8. Trim the bottom template around the outside seam allowance on the paper.
  9. Use the same method to sew the top template pieces.
  10. Carefully sew the top and bottom foundation templates together.  You should have a total of 8 triangle shapes.
  11. Sew together the paper pieced shapes, two at a time, aligning seams and points.
  12. Then stitch together the pieces to form two halves.  Now you can sew together the two halves, aligning the center points and seams.
  13. Carefully tear off the foundation pattern when you have finished the block

Assemble the Stardrop Table Topper

  1. Make a quilt sandwich with the quilt top, batting and backing.
  2. Baste the quilt layers together.
  3. Quilt as desired.  I used some free motion feathers and leafy motifs in the triangles.
  4. Sew the 2 1/4″ strips together for the binding and add to the quilt.  You are finished!

I would love to see your Stardrop Table Topper Quilt, tag me on instagram @lorimillerdesigns.

Looking for the EQ8 Design Instructions?  This quilt was designed in two parts, follow the links below:

EQ8 Stardropper Table Topper Design – Part 1

EQ8 Stardropper Table Topper Design – Part 2

For more projects and tips and techniques on using EQ8, visit my Electric Quilt blog series EQ8 Lessons with Lori.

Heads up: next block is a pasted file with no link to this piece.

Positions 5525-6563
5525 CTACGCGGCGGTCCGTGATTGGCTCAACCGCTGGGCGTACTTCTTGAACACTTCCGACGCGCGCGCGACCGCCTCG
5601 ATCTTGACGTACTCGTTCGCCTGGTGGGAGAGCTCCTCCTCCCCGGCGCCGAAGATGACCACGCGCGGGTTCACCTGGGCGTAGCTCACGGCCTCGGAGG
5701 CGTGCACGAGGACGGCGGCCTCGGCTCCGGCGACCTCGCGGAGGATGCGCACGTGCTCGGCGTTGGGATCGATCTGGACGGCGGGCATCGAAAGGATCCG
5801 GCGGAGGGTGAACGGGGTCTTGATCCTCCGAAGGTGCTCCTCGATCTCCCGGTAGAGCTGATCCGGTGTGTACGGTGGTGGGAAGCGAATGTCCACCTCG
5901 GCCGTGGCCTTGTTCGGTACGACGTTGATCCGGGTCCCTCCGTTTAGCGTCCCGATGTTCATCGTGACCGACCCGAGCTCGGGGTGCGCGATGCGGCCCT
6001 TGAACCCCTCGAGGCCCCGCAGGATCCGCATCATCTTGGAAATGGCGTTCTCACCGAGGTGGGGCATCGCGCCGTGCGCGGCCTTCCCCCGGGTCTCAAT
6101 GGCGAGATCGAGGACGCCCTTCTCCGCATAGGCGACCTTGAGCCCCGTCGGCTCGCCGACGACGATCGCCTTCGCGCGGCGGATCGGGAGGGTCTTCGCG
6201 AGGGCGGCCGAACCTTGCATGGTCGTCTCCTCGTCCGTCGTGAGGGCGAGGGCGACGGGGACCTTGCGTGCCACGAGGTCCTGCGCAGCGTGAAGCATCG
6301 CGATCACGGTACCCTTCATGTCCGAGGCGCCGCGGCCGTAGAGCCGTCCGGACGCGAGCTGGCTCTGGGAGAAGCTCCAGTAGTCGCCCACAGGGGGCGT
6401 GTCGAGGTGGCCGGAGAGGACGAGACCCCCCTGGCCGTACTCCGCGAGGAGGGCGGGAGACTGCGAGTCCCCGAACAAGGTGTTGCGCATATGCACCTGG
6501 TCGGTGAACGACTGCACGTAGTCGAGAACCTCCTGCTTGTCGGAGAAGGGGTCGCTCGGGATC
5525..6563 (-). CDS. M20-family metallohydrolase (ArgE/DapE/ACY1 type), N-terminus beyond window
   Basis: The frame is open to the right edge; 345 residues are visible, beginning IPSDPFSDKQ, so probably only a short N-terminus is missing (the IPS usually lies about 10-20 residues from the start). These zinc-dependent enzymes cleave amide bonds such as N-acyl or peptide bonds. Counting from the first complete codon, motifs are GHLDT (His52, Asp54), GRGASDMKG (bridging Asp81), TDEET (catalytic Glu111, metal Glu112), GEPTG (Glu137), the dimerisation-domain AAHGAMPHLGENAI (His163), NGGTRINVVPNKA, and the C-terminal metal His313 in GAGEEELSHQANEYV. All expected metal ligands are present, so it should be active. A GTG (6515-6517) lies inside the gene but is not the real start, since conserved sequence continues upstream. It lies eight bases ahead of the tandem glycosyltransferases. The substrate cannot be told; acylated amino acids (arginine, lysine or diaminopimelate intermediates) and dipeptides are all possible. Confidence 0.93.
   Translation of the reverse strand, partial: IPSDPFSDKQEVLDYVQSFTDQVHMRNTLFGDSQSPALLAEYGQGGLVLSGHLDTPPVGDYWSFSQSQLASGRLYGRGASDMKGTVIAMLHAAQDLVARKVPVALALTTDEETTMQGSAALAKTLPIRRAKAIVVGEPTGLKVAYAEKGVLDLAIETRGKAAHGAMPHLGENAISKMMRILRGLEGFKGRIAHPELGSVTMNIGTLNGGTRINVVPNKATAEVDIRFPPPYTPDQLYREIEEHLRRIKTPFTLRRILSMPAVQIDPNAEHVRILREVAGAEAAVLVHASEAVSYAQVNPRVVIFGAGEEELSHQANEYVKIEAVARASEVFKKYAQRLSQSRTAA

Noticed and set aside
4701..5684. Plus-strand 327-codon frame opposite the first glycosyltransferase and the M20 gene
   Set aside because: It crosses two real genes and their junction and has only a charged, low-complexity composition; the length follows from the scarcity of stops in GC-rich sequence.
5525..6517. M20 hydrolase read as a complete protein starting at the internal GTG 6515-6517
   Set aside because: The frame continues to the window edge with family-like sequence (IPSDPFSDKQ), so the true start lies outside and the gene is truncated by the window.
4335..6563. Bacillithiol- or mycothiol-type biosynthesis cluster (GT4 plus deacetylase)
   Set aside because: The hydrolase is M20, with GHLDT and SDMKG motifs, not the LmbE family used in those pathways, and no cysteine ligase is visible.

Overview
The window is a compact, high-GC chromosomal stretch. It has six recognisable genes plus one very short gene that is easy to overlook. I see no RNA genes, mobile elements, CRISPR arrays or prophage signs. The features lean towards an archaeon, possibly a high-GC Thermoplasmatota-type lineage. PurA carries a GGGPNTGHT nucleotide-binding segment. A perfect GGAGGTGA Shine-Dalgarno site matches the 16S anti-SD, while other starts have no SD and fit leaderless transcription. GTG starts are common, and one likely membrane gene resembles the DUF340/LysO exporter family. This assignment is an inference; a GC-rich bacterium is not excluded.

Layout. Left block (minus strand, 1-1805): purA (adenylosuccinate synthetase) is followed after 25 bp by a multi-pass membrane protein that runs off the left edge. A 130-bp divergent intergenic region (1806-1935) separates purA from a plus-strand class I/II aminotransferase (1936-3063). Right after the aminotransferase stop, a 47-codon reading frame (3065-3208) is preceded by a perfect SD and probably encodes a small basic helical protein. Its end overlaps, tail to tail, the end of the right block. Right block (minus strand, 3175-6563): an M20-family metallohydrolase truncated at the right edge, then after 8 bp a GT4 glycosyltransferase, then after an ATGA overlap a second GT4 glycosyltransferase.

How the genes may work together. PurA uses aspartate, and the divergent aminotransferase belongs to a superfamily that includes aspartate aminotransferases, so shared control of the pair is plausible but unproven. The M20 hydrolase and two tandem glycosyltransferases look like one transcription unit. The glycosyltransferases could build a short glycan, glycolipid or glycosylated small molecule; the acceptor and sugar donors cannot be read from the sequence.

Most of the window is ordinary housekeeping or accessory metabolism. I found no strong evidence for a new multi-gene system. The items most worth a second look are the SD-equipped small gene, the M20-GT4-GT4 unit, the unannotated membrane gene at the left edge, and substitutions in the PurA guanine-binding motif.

For more information on EQ8, go to Electric Quilt 8 Software.

Free Tutorial – Scrappy Toddler Tumbler Quilt

This tutorial is an adorable toddler quilt designed with EQ8 Software by The Electric Quilt Company .  Running about 45″ square, it’s a One Block quilt using the Tumbler shape.  I was able to use my Sizzix Bigz L Die Tumbler that is 5″ x 5″ to make my blocks but I also include templates if you don’t have a die cutter machine.

The super cute woodland animal print I had is the feature fabric and then I used fabric from my stash to give it that scrappy look.

This quilt was designed with the new updated Electric Quilt 8 design software.  This version is more intuitive and easy to use and still has all the great things you expect from Electric Quilt.